Like other schemas, abandonment schemas take the form of a belief about yourself or the world. People with abandonment schemas can be overly emotional and sensitive. They have certain “emotional triggers” or buttons about their value as perceived by other people. In turn, this makes them feel insecure in their interpersonal relationships.
To heal abandonment trauma, patients need to identify the underlying traumas that are contributing to the abandonment schema. This relates to cellular memory of trauma, whereby our cells hold memories of traumas from our current life as well as trauma that we’ve inherited from our parents or grandparents. Such traumas can be when a parent leaves the young child or a baby or child feel like their parent or parents aren’t there for them emotionally and don’t give them enough attention. The child feels abandoned and their cells store this life experience, like an inventory of all the events that have happened.
These experiences can be contemplated. We can learn from them and become wiser – or simply store them and let them run their course. Ultimately, they can do damage, especially when a person is not capable of processing the traumatic experience. It is stored in the cells in its raw form. It’s there without us realising it.
Trauma and abuse are stored on a cellular level just like all other experiences. Traumatic events are stored in raw form if we do not have the necessary resources, consciousness, or support available to process them.
The cells and tissues store information. As the body changes, threat detection systems in the primitive brain can be activated. This part of the brain responds strongly to touch, safety, and presence. If change in the body can be supported, cellular memory can be modified without needing to remember or even understand the traumatic event.
What we need to do is access the traumas at the subconscious level and reprocess them so they can be healed and integrated and no longer affect us in the same traumatic way. Then, we are more at peace with the trauma and we no longer need to keep thinking about it, living from it, and responding to current situations based on their past traumas.
This is a goal we need to work toward gradually.
Shelley is married to John, a man who constantly cheats on her. She knows about it, John promises he will stop, but he doesn’t. When he leaves the house, she knows where he is going, but he denies it. She knows he is lying. And so on. When Shelley is waiting for John to come home, she feels like she felt as a child waiting for her mother to come home.
This isn’t the only issue with this marriage. John goes from woman to woman, loses interest quickly, and pulls away. He tests his partners, seeing how faithful they’ll be. He never believes them. Ultimately, all his relationships fail.
The Abandonment Life Trap
The first step to healing abandonment trauma is realising you have the schema. The following questionnaire is an indicator of whether you are suffering from the abandonment life trap. If you answer “yes” to more than 6 of these statements, it is likely that you are.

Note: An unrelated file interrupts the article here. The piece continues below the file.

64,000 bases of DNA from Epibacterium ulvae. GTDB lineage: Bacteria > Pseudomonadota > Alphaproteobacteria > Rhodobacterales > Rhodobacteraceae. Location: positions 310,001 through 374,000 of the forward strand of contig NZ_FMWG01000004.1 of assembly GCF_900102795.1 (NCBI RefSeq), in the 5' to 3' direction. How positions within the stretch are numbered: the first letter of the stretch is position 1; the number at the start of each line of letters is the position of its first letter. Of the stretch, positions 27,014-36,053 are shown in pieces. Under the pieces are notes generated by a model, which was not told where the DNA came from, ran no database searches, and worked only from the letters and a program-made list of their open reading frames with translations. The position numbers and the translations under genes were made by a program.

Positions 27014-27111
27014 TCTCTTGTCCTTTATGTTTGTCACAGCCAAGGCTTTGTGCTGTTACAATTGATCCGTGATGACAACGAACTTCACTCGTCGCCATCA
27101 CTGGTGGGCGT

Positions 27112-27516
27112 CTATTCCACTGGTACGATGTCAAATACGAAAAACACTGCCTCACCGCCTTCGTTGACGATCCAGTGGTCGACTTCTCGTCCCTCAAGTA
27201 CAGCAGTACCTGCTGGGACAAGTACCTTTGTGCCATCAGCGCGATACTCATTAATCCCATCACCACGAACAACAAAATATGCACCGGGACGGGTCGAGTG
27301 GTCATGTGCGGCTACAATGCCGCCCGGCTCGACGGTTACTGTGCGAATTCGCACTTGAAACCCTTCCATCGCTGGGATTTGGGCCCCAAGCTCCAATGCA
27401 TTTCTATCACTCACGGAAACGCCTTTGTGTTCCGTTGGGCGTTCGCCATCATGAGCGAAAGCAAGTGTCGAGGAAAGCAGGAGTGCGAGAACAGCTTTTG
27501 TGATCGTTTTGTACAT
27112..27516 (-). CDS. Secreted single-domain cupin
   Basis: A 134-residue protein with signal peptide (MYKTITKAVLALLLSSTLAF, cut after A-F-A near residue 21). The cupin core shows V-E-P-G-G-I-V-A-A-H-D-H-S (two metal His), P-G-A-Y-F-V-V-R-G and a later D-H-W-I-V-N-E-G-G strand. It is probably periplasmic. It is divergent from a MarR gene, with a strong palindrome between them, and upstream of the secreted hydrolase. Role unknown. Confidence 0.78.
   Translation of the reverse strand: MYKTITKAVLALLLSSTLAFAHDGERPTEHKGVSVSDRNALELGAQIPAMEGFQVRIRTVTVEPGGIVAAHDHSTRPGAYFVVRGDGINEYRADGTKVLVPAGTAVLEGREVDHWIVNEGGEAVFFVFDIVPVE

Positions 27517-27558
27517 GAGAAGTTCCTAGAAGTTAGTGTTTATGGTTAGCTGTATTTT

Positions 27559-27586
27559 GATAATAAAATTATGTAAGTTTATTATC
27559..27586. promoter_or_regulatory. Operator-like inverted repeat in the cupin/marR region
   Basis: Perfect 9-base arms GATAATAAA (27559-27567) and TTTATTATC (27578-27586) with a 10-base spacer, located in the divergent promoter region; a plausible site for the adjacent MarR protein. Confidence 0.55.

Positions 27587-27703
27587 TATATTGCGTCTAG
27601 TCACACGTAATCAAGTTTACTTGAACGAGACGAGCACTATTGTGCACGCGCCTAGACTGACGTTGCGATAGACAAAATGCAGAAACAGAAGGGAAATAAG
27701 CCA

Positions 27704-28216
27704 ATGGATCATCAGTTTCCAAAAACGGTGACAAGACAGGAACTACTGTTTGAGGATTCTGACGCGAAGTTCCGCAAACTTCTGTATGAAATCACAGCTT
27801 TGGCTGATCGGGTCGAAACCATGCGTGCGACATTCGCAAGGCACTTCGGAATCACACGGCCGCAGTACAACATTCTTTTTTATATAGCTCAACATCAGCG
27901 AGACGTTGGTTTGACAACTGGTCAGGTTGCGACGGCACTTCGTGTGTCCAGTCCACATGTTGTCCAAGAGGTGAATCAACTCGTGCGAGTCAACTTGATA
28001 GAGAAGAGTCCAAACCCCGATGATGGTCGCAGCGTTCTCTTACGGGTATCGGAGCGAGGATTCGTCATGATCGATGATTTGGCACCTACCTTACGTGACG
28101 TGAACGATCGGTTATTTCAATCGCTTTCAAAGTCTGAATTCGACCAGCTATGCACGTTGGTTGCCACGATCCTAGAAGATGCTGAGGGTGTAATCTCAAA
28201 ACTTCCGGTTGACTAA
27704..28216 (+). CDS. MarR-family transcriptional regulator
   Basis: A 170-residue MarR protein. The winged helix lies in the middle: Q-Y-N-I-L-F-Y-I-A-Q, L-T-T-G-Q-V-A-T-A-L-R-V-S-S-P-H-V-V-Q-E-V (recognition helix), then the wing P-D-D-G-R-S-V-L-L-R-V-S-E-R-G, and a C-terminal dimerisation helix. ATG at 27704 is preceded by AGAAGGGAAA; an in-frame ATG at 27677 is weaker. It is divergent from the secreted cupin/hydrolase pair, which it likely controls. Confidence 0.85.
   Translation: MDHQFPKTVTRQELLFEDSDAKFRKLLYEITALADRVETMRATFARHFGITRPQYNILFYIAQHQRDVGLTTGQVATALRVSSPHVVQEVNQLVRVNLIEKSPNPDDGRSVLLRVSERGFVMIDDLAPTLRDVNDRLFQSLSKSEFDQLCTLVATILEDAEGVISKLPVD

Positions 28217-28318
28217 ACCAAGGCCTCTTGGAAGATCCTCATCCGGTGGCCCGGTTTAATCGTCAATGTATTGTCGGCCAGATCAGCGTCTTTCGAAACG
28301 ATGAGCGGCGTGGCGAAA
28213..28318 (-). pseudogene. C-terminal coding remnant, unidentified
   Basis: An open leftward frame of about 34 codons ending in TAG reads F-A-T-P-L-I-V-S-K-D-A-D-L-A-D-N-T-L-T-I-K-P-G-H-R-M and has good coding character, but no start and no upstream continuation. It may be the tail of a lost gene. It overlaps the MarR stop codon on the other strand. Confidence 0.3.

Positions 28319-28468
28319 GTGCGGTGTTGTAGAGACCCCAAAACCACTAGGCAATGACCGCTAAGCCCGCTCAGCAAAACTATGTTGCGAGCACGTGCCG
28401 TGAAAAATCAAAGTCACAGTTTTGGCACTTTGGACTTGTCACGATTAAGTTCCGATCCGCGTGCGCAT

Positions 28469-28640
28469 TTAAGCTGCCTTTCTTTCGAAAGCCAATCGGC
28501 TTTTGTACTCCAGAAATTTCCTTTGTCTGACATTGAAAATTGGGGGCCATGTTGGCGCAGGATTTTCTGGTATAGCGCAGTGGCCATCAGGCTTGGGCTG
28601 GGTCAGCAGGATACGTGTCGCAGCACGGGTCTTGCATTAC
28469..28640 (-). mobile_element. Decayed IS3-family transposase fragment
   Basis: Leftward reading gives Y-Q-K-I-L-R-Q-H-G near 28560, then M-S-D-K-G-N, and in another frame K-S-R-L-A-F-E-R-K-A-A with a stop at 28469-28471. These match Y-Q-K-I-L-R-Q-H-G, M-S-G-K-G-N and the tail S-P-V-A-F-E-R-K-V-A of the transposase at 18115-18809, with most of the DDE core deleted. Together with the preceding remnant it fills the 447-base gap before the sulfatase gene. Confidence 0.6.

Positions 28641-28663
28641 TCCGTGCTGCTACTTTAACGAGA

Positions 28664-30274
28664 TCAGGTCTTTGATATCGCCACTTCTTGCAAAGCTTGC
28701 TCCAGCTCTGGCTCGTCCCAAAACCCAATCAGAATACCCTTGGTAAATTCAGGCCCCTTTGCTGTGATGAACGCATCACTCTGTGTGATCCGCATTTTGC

* I worry a lot that the people I love will die or leave me.
* I cling to people because I am afraid they will leave me.
* I do not have a stable base of support.
* I keep falling in love with people who cannot be there for me in a committed way.
* People have always come and gone in my life.
* I get desperate when someone I love pulls away.
* I get so obsessed with the idea that my lovers will leave me that I drive them away.
* The people closest to me are unpredictable. One minute they are there for me and the next minute they are gone.
* I need other people too much.
* In the end, l will be alone.
People who suffer from the abandonment life trap are drawn to partners who are likely to abandon them. They avoid intimate relationships even with committed partners because they are afraid of losing the person or getting too close and being hurt.
They always worry that their partner will be lost in one way or another. They overreact to minor things their partner does or says, jumping to conclusions that these things mean their partner will leave them. Like John, they are very jealous and possessive, which drives all women away from him.
Sometimes victims of the abandonment life trap are clingy and can’t stand to be away from their partner, even for several hours.
Failure to Recognise Stability
Sometimes, these people are in stable, healthy relationships, but they don’t understand this. They continue being wary. They can behave in ways that tend to drive significant others away. They have excessive emotional reactions whenever the relationship feels threatened in any way. It could be the mere mention of someone who incites their jealousy, temporary separation, or a change in their partner’s mood. Their partner almost always feels their reactions are too strong and might be very surprised.
For example, you are going on a three-day business trip and your wife is seeing you off at the airport. Suddenly, she starts crying or yelling at you, seemingly out of nowhere. She’s acting like your marriage is over, and that’s hardly appropriate. As a person who does not share this life trap, it feels like a tremendous overreaction.
Living with Abandonment
People suffering from this life trap rarely feel good when they are alone. They often feel anxious, depressed, or detached. They yearn for a connection to another person. If they have a partner and he leaves them even for a day, they experience a strong sense of disconnection. The sense persists until their partner comes back.